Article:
Adults with congenital heart defects (CHDs) are more likely to report cardiovascular comorbidities than those in the general population, according to research published in the Feb. 12 issue of the U.S. Centers for Disease Control and Prevention Morbidity and Mortality Weekly Report.
Using data from 1,482 respondents in the 2016 to 2019 Congenital Heart Survey to Recognize Outcomes, Needs, and Well-Being, Matthew E. Oster, M.D., from the CDC in Atlanta, and colleagues estimated the prevalence of comorbidities among adults with CHDs aged 20 to 38 years born in Arizona, Arkansas, and metropolitan Atlanta compared with the general population.
The researchers found that compared with adults in the general population, those with CHDs, especially those with severe CHDs, were more likely to report cardiovascular comorbidities, including a history of congestive heart failure (4.3 versus 0.2 percent) and stroke (1.4 versus 0.3 percent). The likelihood of reporting current depressive symptoms was increased for adults with CHDs (15.1 versus 8.5 percent), but they were less likely to report previous diagnoses of depression (14.2 versus 22.6 percent), asthma (12.7 versus 16.9 percent), or rheumatologic disease (3.2 versus 8.0 percent). Adults whose CHD was considered severe and those with nonsevere CHDs had a similar prevalence of noncardiovascular comorbidities.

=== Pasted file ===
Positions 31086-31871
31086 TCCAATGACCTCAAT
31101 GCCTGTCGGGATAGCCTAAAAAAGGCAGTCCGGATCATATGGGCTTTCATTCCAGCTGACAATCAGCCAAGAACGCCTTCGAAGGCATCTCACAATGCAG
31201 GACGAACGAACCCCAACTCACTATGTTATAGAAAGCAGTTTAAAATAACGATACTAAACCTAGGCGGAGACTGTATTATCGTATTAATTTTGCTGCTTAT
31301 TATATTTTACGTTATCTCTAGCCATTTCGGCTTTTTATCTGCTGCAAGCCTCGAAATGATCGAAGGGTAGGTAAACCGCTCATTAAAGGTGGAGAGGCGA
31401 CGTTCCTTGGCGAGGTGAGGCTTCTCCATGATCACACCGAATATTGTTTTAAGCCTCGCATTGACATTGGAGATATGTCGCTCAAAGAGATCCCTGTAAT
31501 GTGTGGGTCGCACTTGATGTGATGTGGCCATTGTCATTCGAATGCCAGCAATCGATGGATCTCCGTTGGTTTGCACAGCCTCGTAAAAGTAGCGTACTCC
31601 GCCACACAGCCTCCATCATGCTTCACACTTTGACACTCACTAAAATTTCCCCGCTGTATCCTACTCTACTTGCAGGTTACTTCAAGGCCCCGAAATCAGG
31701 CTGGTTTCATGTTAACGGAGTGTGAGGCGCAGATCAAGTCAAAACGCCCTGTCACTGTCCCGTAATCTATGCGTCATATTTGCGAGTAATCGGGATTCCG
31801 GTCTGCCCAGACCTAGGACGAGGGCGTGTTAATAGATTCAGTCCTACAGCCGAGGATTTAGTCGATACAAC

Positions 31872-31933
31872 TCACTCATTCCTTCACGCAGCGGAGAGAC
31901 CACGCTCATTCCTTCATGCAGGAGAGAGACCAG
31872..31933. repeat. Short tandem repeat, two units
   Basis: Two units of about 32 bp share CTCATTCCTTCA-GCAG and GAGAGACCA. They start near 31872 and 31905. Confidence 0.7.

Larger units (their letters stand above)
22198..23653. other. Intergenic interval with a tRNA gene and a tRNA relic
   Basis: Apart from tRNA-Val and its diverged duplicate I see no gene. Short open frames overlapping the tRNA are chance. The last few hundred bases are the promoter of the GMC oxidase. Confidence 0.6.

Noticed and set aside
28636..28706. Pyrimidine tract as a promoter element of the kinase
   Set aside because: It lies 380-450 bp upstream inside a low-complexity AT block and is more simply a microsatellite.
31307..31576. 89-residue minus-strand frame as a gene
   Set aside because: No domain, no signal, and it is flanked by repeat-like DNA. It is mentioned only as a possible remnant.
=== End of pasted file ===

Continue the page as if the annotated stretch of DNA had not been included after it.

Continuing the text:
“These findings can inform providers, policy makers, patients, and families of the expectations and needs of a growing population of adults with CHDs,” the authors write.